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ASP.NET Session Timeout due to worker process recycling?

Our application has one page that users may fill out over an hour or more. They may start to fill it out, get interrupted and then finish the form and submit it later in the day. Because of that, the application code sets the session timeout for that page only to 8 hours. I've tested this and it seems to work fine. For example, I entered some data on the page and waited 3 hours before submitting it. The data was submitted just fine and I was still logged in to the application.

However, some of our users (customers - so we don't get all the details), occasionally report getting logged out on this page. I've looked at our IIS 6.0 settings and Recycle Worker Processes is set to 1740 minutes (29 hours) while Idle Timeout is set to Shutdown Worker Processes after being idle for 20 minutes.  During the day, it is extremely unlikely that no one is using the application for 20 minutes to cause that to run. As I mentioned above, I tested this last night when there probably wasn't anyone else on the site and my session stayed alive.

Here are my questions:
1. Even though my session timeout is set to 8 hours, can session memory get "used up" so that IIS or the application someone terminate those sessions prior to 8 hours?
2. If the recycle worker processes limit occurs in the middle of the day and a user is away from their computer for too long, would that terminate their session?
3. Instead of the 1740 minutes setting to recycle worker processes, would it be better to schedule this once per day at night when there is very little traffic?

Thanks in advance.
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This may have nothing to do with your time out settings,  is the session tied to the ip address of the client?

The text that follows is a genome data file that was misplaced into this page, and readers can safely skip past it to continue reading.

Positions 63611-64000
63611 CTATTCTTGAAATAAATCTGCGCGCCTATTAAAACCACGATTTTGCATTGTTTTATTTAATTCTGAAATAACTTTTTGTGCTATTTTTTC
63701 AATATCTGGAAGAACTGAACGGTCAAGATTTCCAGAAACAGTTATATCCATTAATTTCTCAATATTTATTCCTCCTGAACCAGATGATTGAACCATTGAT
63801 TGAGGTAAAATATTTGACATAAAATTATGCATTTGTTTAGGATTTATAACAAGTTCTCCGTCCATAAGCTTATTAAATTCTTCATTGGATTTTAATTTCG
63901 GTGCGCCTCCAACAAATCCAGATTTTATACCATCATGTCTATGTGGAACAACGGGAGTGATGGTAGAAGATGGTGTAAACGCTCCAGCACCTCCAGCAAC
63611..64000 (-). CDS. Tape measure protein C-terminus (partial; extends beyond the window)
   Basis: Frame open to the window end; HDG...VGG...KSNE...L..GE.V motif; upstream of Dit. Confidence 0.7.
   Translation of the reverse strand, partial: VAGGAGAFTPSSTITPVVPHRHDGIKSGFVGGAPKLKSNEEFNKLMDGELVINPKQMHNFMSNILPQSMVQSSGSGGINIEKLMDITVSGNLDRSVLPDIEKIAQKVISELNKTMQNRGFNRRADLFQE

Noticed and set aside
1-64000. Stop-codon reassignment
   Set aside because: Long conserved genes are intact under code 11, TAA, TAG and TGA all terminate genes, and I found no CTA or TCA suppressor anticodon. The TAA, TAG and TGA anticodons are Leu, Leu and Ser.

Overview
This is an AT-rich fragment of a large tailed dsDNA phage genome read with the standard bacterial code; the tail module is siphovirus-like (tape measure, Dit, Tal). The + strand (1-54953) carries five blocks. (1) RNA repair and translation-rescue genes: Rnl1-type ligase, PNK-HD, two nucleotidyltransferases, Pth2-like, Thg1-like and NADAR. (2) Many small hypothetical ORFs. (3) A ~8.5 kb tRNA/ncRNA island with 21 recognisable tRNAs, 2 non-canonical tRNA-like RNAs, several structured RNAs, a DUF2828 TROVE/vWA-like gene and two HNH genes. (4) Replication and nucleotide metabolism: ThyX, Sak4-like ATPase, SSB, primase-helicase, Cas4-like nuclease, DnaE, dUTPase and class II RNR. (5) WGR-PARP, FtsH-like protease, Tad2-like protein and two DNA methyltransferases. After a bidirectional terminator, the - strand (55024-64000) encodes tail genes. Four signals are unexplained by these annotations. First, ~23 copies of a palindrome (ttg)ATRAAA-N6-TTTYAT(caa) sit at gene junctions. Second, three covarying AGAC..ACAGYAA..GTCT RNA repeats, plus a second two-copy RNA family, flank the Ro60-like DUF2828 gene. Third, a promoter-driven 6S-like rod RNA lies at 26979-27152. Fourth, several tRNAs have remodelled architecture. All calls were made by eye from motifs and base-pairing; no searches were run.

Your customer may be behind a reverse proxy and getting switched to another ip address and then getting the behavior that they are no longer logged in.  
Here's an article that discusses session state in depth
http://msdn.microsoft.com/en-us/magazine/cc163730.aspx

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Commented:
Thank you mwochnick. It's my assumption that the loss of session is probably due to the user losing their internet connection temporarily. The application is just using the default (In Proc) model. I don't know what is used by the client to detemine the session id that is sent to the server.

Of course, even if the problem is the user's internet connection, we plan to modify this page in the future to save their work temporarily to the database so they can pick up where they left off if they have to log back in.
Just a point of clarification - in web based applications the session id is generated on the server side.  In a fat client base the session id could be generated on the client.  So in your case, based on your description it appears to be a web based app so in theory you could turn off any linking of session id to ip address but with a reduction in security

If your users are corporate users you could have them configure their proxy servers to have "sticky" sessions and elimiinate the problem for them.  If they are retail consumers then this would not work.  

Overall having an autosave feature will improve the usability and is a good option.

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